When I travel, unless inclement weather, my goal is not to go the fastest or the farthest in the shortest amount of time, it is to enjoy the journey. Today was a perfect example of that philosophy — no deadlines, no particular place to go or be, no final destination to make by the end of the day. That leaves one free to explore the day and the area, step by step, mile by mile, moment by moment, stopping or moseying at will.
The roads are narrower, the towns smaller, and the pace slower — takes me back to an era when you really could “see the USA in your Chevrolet” rather than just flying down the Interstate.
Here are a few things I discovered along the way…
Paducah, KY — It was a cold Sunday morning and outside the tourist season, with no paddle-wheelers expected, so it was pretty quiet downtown. Driving through the Lowertown Artists District and into downtown, checking out the old steam train (should I be the conductor or the engineeer?) and seeing the brightly painted flood wall reminded me of previous trips on a warmer day. Here are a few that might entice you to visit the arts district some summer weekend or maybe the end of April for the International Quilt Show.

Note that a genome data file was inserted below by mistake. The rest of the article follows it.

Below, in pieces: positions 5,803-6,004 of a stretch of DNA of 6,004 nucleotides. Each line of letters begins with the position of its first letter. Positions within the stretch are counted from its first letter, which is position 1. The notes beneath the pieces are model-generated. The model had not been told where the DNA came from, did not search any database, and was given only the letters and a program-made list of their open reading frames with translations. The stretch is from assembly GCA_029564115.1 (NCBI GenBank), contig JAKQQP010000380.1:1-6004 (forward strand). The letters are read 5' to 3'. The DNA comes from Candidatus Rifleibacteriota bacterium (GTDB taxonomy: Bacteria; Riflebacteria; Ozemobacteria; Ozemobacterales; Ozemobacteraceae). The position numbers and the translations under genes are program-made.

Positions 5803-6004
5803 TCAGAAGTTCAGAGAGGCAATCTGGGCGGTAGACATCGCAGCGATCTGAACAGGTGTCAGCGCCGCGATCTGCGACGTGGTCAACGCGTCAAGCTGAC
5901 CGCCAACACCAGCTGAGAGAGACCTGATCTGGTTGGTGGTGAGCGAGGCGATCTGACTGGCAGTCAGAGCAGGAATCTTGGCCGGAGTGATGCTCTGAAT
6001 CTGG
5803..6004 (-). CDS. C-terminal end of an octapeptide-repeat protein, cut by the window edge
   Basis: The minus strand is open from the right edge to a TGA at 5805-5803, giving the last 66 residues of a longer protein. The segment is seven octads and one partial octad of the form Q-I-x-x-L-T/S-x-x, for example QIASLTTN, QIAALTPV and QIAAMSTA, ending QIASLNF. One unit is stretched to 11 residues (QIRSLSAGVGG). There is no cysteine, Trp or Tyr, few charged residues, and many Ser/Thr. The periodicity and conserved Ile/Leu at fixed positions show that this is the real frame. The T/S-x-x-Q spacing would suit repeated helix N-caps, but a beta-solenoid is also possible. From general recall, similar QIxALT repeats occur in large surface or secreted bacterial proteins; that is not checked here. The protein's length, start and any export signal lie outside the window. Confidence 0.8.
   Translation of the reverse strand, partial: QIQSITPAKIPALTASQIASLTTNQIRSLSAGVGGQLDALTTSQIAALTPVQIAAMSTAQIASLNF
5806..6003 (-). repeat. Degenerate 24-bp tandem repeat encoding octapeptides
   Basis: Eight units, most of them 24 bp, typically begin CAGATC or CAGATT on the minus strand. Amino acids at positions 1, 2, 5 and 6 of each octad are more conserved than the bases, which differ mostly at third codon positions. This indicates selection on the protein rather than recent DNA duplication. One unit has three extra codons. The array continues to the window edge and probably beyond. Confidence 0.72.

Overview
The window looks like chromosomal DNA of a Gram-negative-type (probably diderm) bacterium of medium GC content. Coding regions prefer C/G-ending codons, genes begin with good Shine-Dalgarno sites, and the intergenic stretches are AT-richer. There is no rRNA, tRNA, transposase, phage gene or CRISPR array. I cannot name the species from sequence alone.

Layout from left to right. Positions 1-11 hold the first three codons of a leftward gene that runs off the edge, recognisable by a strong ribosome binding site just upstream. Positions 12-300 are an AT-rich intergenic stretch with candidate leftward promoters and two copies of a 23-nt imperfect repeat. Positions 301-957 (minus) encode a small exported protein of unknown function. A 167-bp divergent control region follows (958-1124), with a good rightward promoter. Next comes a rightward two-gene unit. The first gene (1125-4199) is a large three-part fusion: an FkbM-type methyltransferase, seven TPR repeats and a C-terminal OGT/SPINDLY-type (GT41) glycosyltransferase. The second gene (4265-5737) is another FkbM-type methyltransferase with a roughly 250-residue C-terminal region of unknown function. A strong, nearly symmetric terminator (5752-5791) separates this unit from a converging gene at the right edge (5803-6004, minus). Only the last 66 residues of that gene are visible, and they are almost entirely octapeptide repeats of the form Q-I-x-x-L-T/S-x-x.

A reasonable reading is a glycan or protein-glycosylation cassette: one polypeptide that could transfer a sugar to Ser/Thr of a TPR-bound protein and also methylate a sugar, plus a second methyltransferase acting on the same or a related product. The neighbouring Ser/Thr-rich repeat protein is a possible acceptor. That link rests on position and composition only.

Land Between the Lakes — When I head South and East, I always go a little out of my way to drive my favorite byway in these parts — The Trace, a rustic and very , scenic road that runs along a ridge of land called Land Between the Lakes (a National Recreation Area) between Kentucky and Barkley Lakes (formerly and still under there somewhere the Tennessee and Cumberland Rivers).
I feel a little guilty enjoying this beautiful natural area filled with trees, water, and wildlife because of the way the Tennessee Valley Authority (TVA) and US government, in the name of progress and the greater good, went about acquiring the land by forced condemnation. Families were forced to leave to make way for the damming of the river and thus flooding of their ancestral farms, homes, and businesses. The thing is that between 1960 and the late 60s, some families were forced to move, not once, not twice but in some cases three times, eventually having to leave their land between the rivers altogether to create the “park” itself.
Between sightings of wood ducks, hawks, and a majestic eagle soaring over my head, cement steps leading to nowhere, seas of daffodils in now empty clearings, the occasional dilapidated barn or shed, and the cemeteries are all that is left of these town.
I ended the day at Montgomery Bell State Park, West of Nashville, TN. The park is 4000 acres, the former lands of a young man who came here from Pennsylvania seeking (and gaining) his fortune mining and smelting iron ore until The Civil War put an end to the industry. If you are in these parts, stop by for a visit. A creek babbles along the edge of the campground (or for you city slickers you can get a room at the lodge/conference center), miles of hiking trails will give you a work out, several lakes, some accessible only by foot, provide beautiful reflections — the whole place is just serene (at least in the off-season.